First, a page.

In answer to Anon.'s question about cleaning chantrelles: I can't take all the credit for how spiffy and clean those mushrooms look. My friends who gifted me with them did a bit of cleaning before handing them over. I find a mushroom brush and any cleaning brush with stiff tooth brush is all you need. Chantrelles get waterlogged very easily so a dry approach is the best bet. If they are really dirty, a quick splash under running cold water should be all you need. Part of the solution is in the picking itself. Pick chantrelles that are already clean. I'm still seeing them out there on grocery shelves. Get them while you can!
Yesterday was a Novocain infused haze after an emergency dentist visit. Thanks to everyone at Dover View dental for making my ordeal as pleasant as possible. Dentist’s offices have really come a long way. They had a TV imbedded into the ceiling like my old dentist in Vancouver which was pretty much what sold me. Pretty cool except that when I first was lowered to start the session, there was some horribly, traumatic hospital soap opera scene that didn’t help much to calm me. They also had a pretty sweet LCD computer screen in front of the chair that flashed a slide show of postcard perfect scenes including some gorgeous shots of the Grand Tetons in Wyoming, my new mountain crush. They even brought up my x-ray on it so I could check it out. I hope my maxillary molars never have to get yanked because those roots look pretty gnarly.
DH got washed up across the border and back home the night before. He insisted on driving me to the dentist and I’m glad he did. I got two shots of Novocain and that left me tired and wanting to simply curl up and hide from the world. Well, part of that was because I was doing a really drooly Jean Chrétien and just didn’t want to face the world ;)
Needless to say, I wasn’t in the mood of doing much except for knitting and zoning out with my DH. Knitting in itself was a bit of adventure. I’m coming close to the homestretch with my kimono-shrug-wrap and would be done expect for all the frogging I had to do thanks to my inability to count. Oh well.
Dinner was a chicken & roasted veggies in black bean sauce and pan-fried udon noodles. A pretty simply, peasant meal. Thank goodness I had the vat of roasted veggies to draw from. It certainly made things a whole lot easier. The chicken and all the the vegetables are all locally grown. Here’s the fast-& dirty recipe for that meal (recipe for 2)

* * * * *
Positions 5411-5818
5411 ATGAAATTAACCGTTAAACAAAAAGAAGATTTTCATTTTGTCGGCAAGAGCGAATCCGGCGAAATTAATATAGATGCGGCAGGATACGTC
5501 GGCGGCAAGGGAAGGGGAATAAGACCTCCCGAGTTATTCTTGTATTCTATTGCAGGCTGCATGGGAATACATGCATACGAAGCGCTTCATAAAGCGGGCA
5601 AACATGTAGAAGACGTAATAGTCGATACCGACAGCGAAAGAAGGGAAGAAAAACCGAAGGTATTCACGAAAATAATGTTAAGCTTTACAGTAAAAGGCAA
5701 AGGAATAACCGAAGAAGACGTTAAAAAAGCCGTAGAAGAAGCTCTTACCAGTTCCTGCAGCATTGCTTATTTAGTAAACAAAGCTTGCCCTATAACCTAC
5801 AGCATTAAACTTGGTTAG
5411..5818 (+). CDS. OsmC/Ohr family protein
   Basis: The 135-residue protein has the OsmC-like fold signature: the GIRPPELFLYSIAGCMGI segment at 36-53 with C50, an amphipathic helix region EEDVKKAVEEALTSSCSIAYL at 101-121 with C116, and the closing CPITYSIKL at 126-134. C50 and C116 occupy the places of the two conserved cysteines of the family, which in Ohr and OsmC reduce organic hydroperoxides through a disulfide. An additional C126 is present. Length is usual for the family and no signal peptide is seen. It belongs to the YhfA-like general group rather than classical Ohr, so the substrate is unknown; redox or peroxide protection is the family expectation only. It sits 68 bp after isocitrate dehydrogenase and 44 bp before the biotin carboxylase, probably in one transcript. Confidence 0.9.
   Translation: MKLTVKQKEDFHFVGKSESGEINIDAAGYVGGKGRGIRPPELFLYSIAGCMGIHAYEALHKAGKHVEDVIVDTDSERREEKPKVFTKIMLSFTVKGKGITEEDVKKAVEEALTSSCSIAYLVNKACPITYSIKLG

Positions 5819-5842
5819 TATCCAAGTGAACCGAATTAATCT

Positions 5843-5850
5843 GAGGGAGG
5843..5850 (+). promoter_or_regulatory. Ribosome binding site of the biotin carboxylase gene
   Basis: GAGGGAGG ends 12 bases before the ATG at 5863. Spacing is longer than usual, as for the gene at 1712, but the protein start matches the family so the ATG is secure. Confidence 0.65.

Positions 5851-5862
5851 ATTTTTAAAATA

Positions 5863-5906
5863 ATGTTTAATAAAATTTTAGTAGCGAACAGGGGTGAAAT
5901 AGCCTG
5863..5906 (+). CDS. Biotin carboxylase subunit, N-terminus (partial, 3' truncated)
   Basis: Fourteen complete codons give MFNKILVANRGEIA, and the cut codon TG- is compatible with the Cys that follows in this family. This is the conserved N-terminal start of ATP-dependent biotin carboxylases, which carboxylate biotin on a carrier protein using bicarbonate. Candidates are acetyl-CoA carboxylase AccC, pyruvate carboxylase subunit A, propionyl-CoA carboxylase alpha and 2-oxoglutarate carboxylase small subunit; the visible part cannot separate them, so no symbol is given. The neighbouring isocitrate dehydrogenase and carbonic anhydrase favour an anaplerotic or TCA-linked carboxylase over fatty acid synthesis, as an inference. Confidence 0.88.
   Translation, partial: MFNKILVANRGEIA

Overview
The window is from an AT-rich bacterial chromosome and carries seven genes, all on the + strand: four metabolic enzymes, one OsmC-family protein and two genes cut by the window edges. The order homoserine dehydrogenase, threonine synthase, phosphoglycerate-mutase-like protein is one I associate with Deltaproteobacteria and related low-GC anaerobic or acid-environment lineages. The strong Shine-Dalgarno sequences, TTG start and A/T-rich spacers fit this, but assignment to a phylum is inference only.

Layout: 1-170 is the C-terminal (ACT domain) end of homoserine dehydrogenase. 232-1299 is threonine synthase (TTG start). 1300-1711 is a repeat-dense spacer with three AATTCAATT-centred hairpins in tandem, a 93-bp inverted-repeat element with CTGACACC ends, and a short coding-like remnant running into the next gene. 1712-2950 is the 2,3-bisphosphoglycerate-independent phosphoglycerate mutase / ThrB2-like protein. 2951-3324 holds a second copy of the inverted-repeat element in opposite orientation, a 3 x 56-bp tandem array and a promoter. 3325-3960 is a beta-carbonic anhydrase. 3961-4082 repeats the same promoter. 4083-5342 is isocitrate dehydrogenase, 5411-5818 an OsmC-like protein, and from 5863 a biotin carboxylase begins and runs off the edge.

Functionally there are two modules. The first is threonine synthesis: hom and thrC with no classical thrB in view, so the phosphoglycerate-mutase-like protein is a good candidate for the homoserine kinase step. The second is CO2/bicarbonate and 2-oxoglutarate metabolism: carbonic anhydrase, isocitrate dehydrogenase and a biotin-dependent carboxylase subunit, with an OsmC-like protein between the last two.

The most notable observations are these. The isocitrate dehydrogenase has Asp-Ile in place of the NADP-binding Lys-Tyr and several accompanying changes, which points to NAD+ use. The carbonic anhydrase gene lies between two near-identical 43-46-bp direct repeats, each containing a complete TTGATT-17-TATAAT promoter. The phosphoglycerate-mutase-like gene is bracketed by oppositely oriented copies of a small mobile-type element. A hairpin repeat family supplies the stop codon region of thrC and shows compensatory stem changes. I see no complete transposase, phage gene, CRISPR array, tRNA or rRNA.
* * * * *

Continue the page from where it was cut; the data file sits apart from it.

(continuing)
½ chicken breast – in 2cm cubes (can substitute with firm tofu)
1-2 cups cabbage shredded – I used red but you can use any cabbage from green to any of the asian cabbages
2 cups roasted veggies
1-2 tsp grated ginger
1 tablespoon fermented black bean sauce – you can make your own, I just used stuff out of a jar
1 package udon noodles
½ cup liquid for deglazing – water or stock
peanut or veg. oil
In frying pan (I’m using a Teflon), add a teaspoon of oil, coat the bottom of the pan over medium heat. Once hot, add the noodles, arranging them in a single layer. You want as much of the noodle in contact with the bottom of the pan. Let cook for 3-4 mins. Do not move it around. You want the noodles to get crunchy and brown. Once they’re done you can just take the pan off the heat and put aside.
In a wok, heat up 1 tsp oil over medium-high heat. Place chicken in a single layer, uncrowded onto the bottom of the pan. Again, don’t be messing with it, you want it to brown. Let cook for 2-3 mins before turning the chicken pieces until their nice and golden brown and then turn over and brown the other side. Once cooked, removed to a bowl and keep covered.
Add a touch more oil if needed, return wok to heat and add ginger. Stir fry for a few seconds and then add the cabbage. Stir-fry for a minute, then add the roasted veggies and the chicken back in and cook for another 2-3 mins. Move the chicken & veggies to a side of the wok and dump in the black bean sauce. Let the sauce heat up for a minute before mixing with the veggies. This allows the sauce to cook and caramelize a bit and that helps bring out the fermented black bean yumminess. Deglazed with liquid and thicken with a cornstarch slurry if you want.
I like the serve the noodles and the veggies beside each other so that pan-fried noodles maintain their crunchiness. Even in a doped-up state, I made this in less than 20 mins.
Even though I could only chew and taste on one side of my mouth, it was so good. DH loved it. He loves anything in black bean sauce. I could serve cardboard in black bean sauce and he’d probably eat it.
This is a total yin-yang dish. The sweetness of the roasted veggies helped balance the saltiness of the fermented black beans. You had the different crunch factors of the cabbage and the pan-fried noodles play up nicely against the soft texture of the roasted vegetables and the meaty chicken. And of course, the darkly-sauced veggies and chicken visually play up nicely against the white udon noodles.
Now, if you wanted to, you could make a double batch of this and have some for a soup version of this dish the next day. When I say soup I mean nothing more than heating up a couple of cups of chicken stock, dumping in the leftovers and simmering for a few minutes. That's my idea of fast food ;)